• A person’s nationality and the level of income of their parents account for over 80% of global differences in standards of living. Nationality alone explains almost two-thirds of the difference.
  • All other factors such as effort, gender and ethnicity account for less than 20% of global differences in standards of living.

Background

Analysis by the World Bank finds that where you are born and who your parents are have huge implications on your standard of living. Nationality and parent’s income level account for over 80% of global differences in standards of living, as can be seen in the chart below.

Control over standard of living

This analysis provides further evidence to demonstrate that one’s standard of living is mainly due to circumstance rather than effort. A child born to parents in poverty in the Democratic Republic of Congo (one of the world’s poorest countries) will almost certainly live their life in extremely different conditions to a child born to middle class parents in Australia.

This has profound implications in regards to how one perceives poverty. Overwhelmingly it is not an individual’s own fault for being in poverty since they had no control over where their were born and how wealthy their parents are. This creates a profound impetus to address this injustice.

Source

World Bank 2009 http://www.arts.cornell.edu/poverty/kanbur/InequalityPapers/Milanovic.pdf

Australia’s 2014-15 Aid Budget

Australian Aid Policy

Key Points

On Tuesday, the Australian Government not only cut the aid budget, but it also further redirected aid away from the majority of the world’s poor.

  • Australia spends less than $1 in aid per person in the developing world each year. This makes it incredibly important where the aid is spent.
  • Australia’s largest aid partners in the Pacific receive up to almost a $1 per person every day. This is more than 1,500 times the amount of aid Australia provides per person to Sub-Saharan Africa.
  • While reducing the overall aid budget, the Government increased aid to the Pacific and more than halved aid to Sub-Saharan Africa.

Background

On Tuesday, the Australian Government cut the aid budget for the sixth time in two years and it further redirected aid away from the majority of the world’s poor. As outlined in this post here, the Australian aid program does not focus on the majority of the world’s poor, and disappointingly, the new Government is exasperating this. The magnitude of the bias towards Australia’s neighbourhood is shown in the chart below.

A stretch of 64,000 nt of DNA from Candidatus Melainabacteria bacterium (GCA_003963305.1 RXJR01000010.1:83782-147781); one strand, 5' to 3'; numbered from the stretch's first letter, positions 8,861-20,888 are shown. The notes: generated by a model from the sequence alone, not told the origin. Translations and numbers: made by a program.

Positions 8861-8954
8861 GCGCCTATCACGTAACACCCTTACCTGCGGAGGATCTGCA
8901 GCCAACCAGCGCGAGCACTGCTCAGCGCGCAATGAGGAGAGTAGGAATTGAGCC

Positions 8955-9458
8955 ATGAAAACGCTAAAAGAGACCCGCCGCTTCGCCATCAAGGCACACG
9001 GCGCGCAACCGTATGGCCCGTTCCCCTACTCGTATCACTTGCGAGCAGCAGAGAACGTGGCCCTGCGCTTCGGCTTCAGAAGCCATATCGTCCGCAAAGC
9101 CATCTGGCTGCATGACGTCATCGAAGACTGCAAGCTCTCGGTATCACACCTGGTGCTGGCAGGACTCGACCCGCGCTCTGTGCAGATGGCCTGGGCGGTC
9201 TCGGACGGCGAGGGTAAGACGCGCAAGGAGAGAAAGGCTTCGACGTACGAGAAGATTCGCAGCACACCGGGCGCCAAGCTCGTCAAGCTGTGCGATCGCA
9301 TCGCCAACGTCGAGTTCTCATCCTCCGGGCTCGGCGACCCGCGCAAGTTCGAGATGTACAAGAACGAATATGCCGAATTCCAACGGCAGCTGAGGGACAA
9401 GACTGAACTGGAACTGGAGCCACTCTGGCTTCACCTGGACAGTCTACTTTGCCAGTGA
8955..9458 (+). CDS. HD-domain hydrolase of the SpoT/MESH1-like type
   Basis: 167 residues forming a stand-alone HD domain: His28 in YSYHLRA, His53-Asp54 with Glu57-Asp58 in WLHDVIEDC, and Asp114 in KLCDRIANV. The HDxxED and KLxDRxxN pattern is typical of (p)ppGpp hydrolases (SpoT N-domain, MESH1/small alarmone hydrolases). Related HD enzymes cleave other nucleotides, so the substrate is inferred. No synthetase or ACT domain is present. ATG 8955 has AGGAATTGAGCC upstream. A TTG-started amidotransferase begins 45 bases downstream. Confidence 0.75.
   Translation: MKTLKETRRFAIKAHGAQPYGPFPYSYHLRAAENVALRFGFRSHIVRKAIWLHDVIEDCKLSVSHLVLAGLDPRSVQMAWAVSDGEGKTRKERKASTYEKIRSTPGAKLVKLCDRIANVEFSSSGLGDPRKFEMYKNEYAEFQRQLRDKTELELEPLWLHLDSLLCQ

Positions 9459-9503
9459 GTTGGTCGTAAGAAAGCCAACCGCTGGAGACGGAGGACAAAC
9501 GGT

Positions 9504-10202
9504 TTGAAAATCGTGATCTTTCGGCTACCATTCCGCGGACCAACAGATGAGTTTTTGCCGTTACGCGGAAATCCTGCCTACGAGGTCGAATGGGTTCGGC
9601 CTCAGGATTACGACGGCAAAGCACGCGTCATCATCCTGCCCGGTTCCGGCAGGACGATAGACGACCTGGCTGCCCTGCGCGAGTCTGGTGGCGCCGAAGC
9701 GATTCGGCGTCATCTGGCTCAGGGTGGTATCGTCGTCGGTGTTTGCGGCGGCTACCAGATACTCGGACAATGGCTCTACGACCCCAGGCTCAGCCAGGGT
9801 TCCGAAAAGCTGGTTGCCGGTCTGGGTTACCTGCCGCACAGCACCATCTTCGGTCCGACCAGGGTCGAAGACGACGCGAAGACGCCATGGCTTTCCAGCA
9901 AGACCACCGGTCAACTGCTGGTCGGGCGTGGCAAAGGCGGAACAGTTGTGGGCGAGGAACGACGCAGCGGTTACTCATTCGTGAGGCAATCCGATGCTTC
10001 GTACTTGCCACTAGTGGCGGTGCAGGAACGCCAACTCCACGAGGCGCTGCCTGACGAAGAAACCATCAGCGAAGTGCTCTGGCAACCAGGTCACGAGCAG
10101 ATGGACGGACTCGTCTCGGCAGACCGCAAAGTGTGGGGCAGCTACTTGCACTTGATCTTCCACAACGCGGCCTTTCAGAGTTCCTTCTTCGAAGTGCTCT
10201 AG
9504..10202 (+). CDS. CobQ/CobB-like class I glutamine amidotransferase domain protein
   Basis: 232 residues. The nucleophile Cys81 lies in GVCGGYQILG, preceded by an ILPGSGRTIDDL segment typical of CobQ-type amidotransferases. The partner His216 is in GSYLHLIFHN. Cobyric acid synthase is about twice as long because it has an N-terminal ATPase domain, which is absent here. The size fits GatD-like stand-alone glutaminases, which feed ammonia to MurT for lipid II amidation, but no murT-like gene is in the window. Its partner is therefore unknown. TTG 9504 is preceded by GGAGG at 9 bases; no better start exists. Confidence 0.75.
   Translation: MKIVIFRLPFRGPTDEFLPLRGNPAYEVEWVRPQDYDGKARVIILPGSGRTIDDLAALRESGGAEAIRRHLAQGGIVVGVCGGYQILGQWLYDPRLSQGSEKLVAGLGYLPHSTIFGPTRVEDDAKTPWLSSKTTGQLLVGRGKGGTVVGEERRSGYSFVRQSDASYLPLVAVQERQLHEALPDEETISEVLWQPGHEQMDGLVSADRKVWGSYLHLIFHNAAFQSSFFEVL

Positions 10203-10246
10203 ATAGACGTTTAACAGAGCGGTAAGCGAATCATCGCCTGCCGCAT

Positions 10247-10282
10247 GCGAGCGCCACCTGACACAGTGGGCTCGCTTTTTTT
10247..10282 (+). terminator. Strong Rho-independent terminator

Aid per person

While cutting overall aid spending, the new Government increased aid to the Pacific and East Asia, by reducing aid from South Asia and Sub-Saharan Africa. The chart below shows how regional aid allocations have changed under the new Government in terms of aid per person living in extreme poverty.

Aid per person living in extreme poverty

In the pursuit of budget savings, the new Government has not only, targeted the aid budget, but also disproportionately targeted people living in poverty outside of Australia’s neighbourhood. Given that the cuts to the aid budget make up over 20% of the total cuts to the budget, the Australian Government is trying to balance the books on the backs of the poor, in the poorest regions in the world.

Sources:

DFAT 2014 <http://aid.dfat.gov.au/Pages/home.aspx>

World Bank 2014A <http://iresearch.worldbank.org/PovcalNet/index.htm>

World Bank 2014B <http://data.worldbank.org/data-catalog/world-development-indicators>

 

How Generous an Aid Donor is Australia?

Australian Aid Policy

Key Points

Australia is not one of the most generous aid donors in the world (using 2012 data, the most recently available year for international comparison).

  1. The most accepted measure of aid generosity (aid as a percentage of GNI) ranks Australia around average.
  2. Even in per capita terms (the measure frequently used by the Australian Foreign Minister), Australia is barely in the top third.
  3. Since 2012, $4.5 billion worth of aid cuts have been announced by the new Australian Government, which will make Australia considerably less generous.

Background

The Australian Foreign Minister has repeatedly made the claim that Australia is ‘one of the most generous aid donors in the world in per capita terms’, however this is simply not the case.

Traditionally aid as a percentage of GNI is used to rank donors in terms of generosity. This measure accounts for the size of a donors’ economy. As such it factors in that Australia is one of the richest countries in the world. The chart below ranks aid donors in terms of aid as a percentage of GNI and it shows that Australia is around average.

GNI

Even using the measure often sited by the Australian Foreign Minister, aid in per capita terms, Australia barely ranks in the top third of donors. The chart below shows that using this measure Australia is still far behind the most generous donors in the world.

Per capita

Australia’s international ranking in both of these measures of aid generosity is set to decline as the Australian Government cuts the aid budget by $4.5 billion. Therefore no matter how you present the data, the evidence is clear: Australia is not one of the most generous aid donors in the world and is set to become even less generous.

Sources

DFAT 2014 <http://aid.dfat.gov.au/Pages/home.aspx>

OECD 2014 <http://www.oecd.org/dac/stats/idsonline.htm>